In lieu of an abstract, here is a brief excerpt of the content:

  • The New Civic Politics:Civic Theory and Practice for the Future
  • Harry Boyte, Stephen Elkin, Peter Levine, Jane Mansbridge, Elinor Ostrom, Karol Soltan, and Rogers Smith

We see before us an emerging civic politics, along with an emerging intellectual community, a field, and a discipline. Its work is to understand and strengthen civic politics, civic initiatives, civic capacity, civic society and civic culture. It is emerging in many disciplines and fields of human endeavor.

What does it mean to put the civic idea at the center of one’s concerns in this way? And what is its connection to citizenship? What, finally, is the relevant meaning of citizenship?

Citizenship as a form of membership (separating those who are in from those who are out), with its associated rights and duties, is not the relevant notion; and certainly not citizenship as a form of membership in the state. Our understanding of citizenship derives instead from a distinctive civic ideal and set of practices involving creative agency and a form of loyalty—a commitment to a civic minded co-creation.

This civic ideal builds on two elements:

  • • Public spiritedness, or the commitment to the public good, the res publica (to make explicit the republican roots of this idea in the Western tradition), a certain form of patriotism, a loyalty directed toward political communities.

  • • The idea of the citizen as a creative agent, not simply acquiescing in the demands of the political community, but also working to reform [End Page 206] and improve it. A citizen is the co-creator of the worlds to which she or he belongs.

The political community in question is not to be associated exclusively with the state or the nation (or the regime or the country): there are various small local polities as well as global ones, with multiple crosscutting boundaries. Civic initiatives can occur at various levels, forming a mosaic of crisscrossing – and sometimes contradictory—efforts, a layered and complex democracy, drawing on such principles as federalism and subsidiarity.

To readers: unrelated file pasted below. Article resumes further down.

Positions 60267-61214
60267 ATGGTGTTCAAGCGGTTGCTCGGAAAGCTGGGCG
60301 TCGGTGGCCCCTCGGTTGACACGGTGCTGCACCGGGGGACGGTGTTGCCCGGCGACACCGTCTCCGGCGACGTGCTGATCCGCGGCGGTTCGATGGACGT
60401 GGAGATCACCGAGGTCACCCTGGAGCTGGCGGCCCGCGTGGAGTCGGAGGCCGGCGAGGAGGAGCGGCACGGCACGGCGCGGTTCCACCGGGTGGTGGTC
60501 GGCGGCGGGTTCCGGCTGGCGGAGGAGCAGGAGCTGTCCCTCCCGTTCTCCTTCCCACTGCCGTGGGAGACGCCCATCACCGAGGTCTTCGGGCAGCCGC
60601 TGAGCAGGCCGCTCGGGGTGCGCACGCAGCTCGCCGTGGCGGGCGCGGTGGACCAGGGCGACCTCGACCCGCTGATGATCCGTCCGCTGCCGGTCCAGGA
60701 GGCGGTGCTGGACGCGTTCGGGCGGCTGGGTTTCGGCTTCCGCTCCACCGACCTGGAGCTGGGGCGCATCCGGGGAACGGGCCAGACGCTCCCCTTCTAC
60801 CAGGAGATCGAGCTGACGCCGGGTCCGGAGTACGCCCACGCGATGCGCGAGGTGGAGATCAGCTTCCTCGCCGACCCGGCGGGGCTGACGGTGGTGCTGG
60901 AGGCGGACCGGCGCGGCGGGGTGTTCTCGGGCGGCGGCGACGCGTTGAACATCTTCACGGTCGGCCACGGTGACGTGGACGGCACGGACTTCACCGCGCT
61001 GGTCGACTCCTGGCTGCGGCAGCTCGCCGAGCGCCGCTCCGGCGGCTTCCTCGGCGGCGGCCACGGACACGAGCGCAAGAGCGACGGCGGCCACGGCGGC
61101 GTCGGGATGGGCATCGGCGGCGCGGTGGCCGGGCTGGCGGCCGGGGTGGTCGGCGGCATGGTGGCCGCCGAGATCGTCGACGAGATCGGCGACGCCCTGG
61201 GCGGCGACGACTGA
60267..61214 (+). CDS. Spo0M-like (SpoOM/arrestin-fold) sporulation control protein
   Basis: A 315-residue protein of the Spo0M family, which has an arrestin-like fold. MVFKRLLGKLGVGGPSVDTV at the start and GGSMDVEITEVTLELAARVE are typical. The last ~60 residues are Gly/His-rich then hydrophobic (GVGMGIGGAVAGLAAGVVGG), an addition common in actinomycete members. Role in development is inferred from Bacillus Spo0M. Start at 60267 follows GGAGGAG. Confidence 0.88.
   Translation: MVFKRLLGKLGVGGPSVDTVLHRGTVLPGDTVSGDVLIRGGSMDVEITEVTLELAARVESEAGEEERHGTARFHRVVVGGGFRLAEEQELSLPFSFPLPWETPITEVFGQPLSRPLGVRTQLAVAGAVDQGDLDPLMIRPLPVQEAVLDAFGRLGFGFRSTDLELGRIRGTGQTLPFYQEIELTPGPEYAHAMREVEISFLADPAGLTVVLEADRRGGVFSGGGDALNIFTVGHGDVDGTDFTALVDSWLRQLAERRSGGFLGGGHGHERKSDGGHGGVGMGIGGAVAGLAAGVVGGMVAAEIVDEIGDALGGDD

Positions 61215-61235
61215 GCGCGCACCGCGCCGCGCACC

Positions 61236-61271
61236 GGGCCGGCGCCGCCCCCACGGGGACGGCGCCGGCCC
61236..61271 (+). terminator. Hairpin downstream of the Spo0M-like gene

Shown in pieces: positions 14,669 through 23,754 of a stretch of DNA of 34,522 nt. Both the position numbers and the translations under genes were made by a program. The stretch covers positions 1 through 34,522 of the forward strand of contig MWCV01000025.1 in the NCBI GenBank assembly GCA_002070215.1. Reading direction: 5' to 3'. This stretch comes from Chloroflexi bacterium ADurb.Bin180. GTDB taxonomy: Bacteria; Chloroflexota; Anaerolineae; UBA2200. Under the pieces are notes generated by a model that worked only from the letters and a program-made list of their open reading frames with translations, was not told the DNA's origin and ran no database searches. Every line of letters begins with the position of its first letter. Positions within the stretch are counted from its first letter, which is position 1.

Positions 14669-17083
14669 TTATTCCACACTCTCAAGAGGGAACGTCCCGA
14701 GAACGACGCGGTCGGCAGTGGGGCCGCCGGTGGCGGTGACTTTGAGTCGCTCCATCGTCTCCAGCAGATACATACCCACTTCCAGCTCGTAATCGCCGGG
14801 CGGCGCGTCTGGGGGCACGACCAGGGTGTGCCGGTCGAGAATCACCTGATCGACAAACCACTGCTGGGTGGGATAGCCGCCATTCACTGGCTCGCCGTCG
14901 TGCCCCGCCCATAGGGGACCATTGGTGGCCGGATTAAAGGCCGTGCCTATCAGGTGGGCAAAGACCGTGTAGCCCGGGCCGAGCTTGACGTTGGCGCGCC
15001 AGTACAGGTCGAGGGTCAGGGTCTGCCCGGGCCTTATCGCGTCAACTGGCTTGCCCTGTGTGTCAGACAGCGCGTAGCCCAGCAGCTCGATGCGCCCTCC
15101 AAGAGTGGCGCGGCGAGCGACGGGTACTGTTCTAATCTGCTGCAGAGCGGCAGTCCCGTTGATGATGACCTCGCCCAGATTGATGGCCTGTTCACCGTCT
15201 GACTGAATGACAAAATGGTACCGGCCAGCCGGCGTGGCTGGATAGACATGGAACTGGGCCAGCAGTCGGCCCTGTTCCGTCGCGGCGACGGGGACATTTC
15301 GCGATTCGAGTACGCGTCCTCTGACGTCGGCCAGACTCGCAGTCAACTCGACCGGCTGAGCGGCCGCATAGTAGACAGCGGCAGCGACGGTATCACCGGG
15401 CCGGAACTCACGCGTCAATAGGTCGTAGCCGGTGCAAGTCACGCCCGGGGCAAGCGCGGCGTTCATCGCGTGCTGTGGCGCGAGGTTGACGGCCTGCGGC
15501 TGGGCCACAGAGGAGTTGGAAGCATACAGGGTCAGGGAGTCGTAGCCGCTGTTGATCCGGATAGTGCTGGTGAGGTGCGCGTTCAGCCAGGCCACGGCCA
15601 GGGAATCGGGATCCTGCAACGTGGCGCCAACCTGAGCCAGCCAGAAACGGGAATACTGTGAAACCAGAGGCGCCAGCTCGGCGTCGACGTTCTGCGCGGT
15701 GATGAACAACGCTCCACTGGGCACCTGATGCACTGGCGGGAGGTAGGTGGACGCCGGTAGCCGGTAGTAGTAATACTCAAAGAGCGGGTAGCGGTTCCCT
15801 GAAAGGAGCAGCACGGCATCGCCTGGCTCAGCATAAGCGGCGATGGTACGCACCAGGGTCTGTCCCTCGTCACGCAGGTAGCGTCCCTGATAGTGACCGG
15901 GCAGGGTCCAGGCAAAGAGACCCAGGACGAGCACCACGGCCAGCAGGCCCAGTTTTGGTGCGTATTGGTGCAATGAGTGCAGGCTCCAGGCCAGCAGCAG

When citizens are genuinely willing to express their opinions about diverse options or past practices, they may find themselves in conflict with one another. Learning how to structure debate and discourse so greater understanding is achieved by digging down and finding out about the core reasons for conflict may lead citizens to design new ways of relating to one another over the long run so that they avoid sources of past conflict in the future. This is not an easy lesson. But, if citizens do not learn how to gain better understanding of the sources of conflict, they may find themselves in physical conflict and violence.

The dominant ways of thinking about human action and human agency, about power and politics do not support the efforts of citizens understood in this way as co-creators of the structures of power (large and small) that govern us and the systems of culture that give meanings to our lives. The division of intellectual labor into disciplines has scant room for a field in which the civic ideal would be elaborated, and its components tested; and which would serve as a forum for the discussion, evaluations, and work of different conceptions of the civic ideal and of its various components.

We do find, but only at the margins of various disciplines, efforts to think deeply about the issues that face civic initiatives and about what we must understand, and how we should see the world, in order to support them. We need a civic intellectual community, a discipline, a forum for debates, in which these issues will be central.

Two central commitments:

We propose two central identifying commitments for this intellectual community.

  • • First, it is an effort to understand human action as a human creation, a product of design based on skills, not simply a product of causal structures (e.g. power structures).

  • • Second, those skills are taken to include the elaboration of ends, not just instrumental rationality. [End Page 207]

Consider first the distinction between structure and agency. Human action is partly a product of causal structures. Human action is also a product of human engagement and skill, institutionally organized and guided by systematic and disciplined thinking. Some of...


Additional Information

Print ISSN
pp. 206-211
Launched on MUSE
Open Access
Back To Top

This website uses cookies to ensure you get the best experience on our website. Without cookies your experience may not be seamless.